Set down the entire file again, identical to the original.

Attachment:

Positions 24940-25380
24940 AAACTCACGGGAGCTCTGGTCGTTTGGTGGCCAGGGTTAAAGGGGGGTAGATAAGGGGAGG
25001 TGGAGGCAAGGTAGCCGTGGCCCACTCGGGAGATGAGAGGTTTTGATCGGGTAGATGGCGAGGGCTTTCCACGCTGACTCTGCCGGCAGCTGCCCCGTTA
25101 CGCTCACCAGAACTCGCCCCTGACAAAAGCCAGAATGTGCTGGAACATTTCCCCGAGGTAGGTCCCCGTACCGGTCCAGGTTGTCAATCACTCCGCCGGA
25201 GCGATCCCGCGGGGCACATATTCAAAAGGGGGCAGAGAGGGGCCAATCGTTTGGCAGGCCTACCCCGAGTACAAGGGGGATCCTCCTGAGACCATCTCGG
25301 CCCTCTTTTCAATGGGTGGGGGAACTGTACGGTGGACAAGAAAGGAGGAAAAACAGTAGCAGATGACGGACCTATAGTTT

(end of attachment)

Positions 24940-25380
24940 AAACTCACGGGAGCTCTGGTCGTTTGGTGGCCAGGGTTAAAGGGGGGTAGATAAGGGGAGG
25001 TGGAGGCAAGGTAGCCGTGGCCCACTCGGGAGATGAGAGGTTTTGATCGGGTAGATGGCGAGGGCTTTCCACGCTGACTCTGCCGGCAGCTGCCCCGTTA
25101 CGCTCACCAGAACTCGCCCCTGACAAAAGCCAGAATGTGCTGGAACATTTCCCCGAGGTAGGTCCCCGTACCGGTCCAGGTTGTCAATCACTCCGCCGGA
25201 GCGATCCCGCGGGGCACATATTCAAAAGGGGGCAGAGAGGGGCCAATCGTTTGGCAGGCCTACCCCGAGTACAAGGGGGATCCTCCTGAGACCATCTCGG
25301 CCCTCTTTTCAATGGGTGGGGGAACTGTACGGTGGACAAGAAAGGAGGAAAAACAGTAGCAGATGACGGACCTATAGTTT